A nation talking to itself

talking to self

Once upon a time, Arthur Miller said, “A good newspaper, I suppose, is a nation talking to itself.”

These days, many media outlets are talking only to segments of the population.

For the New Zealand media, 2021 has been a year of cancellations.

Finance minister Grant Robertson cancelled his weekly MagicTalk interview slot with Peter Williams. Presenter Sean Plunket left the station before there was a chance to cancel him.

Recently, the Herald cancelled historian and former Labour cabinet minister Michael Bassett after publishing (and unpublishing) a column of his. And finally, the Prime Minister cancelled her weekly interview slot with Newstalk’s Mike Hosking.

Each incident is different, yet they all point to ongoing political polarisation.

You do not have to agree with Williams, Plunket, Bassett or Hosking to know that many New Zealanders do. That is why Mike Hosking reaches a large segment of society with his morning show.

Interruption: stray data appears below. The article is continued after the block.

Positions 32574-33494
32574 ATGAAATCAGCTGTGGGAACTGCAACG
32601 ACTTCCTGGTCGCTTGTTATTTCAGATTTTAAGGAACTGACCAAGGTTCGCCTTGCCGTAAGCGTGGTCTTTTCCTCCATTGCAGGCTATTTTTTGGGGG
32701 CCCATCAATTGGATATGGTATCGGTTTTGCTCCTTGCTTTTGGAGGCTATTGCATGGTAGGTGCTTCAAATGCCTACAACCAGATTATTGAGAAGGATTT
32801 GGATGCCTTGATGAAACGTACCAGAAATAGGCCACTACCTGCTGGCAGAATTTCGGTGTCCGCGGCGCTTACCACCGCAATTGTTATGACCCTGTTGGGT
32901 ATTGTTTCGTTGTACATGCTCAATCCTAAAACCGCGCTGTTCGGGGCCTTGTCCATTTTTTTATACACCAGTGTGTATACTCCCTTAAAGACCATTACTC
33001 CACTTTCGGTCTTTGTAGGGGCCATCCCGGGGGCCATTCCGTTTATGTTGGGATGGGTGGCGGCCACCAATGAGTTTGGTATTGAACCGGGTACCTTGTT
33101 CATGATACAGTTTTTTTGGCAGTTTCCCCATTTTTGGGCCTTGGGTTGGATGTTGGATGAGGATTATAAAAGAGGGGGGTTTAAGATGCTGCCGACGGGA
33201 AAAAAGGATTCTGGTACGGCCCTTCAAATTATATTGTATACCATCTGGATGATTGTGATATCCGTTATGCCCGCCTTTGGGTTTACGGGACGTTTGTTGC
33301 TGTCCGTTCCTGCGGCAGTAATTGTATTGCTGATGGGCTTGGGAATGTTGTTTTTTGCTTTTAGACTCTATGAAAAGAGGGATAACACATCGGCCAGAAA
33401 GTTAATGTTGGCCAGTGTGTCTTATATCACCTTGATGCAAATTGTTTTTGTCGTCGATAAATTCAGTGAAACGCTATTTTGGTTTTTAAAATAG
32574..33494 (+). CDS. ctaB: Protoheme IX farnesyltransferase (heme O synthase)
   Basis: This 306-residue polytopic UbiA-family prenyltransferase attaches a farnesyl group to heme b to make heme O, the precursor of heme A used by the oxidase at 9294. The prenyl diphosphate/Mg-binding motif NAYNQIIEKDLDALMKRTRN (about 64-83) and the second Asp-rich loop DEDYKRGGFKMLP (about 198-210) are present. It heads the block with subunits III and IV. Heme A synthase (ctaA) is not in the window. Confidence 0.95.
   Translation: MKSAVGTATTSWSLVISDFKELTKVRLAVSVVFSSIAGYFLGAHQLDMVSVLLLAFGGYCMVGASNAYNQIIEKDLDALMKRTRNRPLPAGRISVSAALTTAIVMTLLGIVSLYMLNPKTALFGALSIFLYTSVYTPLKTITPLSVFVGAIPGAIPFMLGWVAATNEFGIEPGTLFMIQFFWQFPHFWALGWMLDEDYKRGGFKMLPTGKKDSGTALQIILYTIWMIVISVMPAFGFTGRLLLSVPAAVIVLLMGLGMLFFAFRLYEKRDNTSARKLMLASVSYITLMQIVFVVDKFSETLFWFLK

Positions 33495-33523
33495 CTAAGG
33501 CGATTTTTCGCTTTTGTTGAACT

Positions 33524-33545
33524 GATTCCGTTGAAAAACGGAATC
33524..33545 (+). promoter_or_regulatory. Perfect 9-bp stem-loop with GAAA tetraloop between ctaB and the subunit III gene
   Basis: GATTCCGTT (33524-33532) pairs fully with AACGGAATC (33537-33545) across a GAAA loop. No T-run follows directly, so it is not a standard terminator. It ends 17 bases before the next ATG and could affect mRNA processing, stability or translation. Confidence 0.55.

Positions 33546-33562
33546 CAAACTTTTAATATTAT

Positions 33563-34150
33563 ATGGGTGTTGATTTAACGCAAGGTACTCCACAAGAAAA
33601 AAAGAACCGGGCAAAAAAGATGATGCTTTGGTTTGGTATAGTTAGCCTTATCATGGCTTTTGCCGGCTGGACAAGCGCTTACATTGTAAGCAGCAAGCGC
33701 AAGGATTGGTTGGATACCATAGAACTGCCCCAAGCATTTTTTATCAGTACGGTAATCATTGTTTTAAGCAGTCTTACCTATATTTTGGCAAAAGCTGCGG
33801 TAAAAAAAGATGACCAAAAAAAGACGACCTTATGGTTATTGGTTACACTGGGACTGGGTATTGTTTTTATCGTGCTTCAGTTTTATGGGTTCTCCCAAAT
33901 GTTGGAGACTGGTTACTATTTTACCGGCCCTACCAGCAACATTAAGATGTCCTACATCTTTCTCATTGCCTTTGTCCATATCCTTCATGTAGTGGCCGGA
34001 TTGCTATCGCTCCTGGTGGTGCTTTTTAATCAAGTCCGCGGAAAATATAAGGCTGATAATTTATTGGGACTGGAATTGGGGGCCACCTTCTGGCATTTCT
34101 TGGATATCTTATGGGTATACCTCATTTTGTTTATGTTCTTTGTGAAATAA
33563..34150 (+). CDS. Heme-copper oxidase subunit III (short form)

Hosking’s audience will now miss out on the weekly interview with the Prime Minister. That is a pity for them and for Hosking.

But the greater damage is that this cancellitis creates more echo chambers in our media.

Where politicians only speak to audiences close to them, there will be no tough questions, no hard talk and little to learn. And where journalists only interview politicians they like, they are in danger of becoming acolytes.

It gets worse. As a growing segment of online and print news is now serving left-of-centre audiences, this leaves a diverse group to their right homeless.

Yes, these groups could still listen to Hosking. They could also resort to reading international newspapers like The Times, The Australian or the Wall Street Journal. But they would struggle to find similar written content here.

According to the mediabias.co.nz research project, all mainstream media outlets in New Zealand show a left-wing bias. Continue reading

  • Dr Oliver Hartwich is the Executive Director of the New Zealand Initiative
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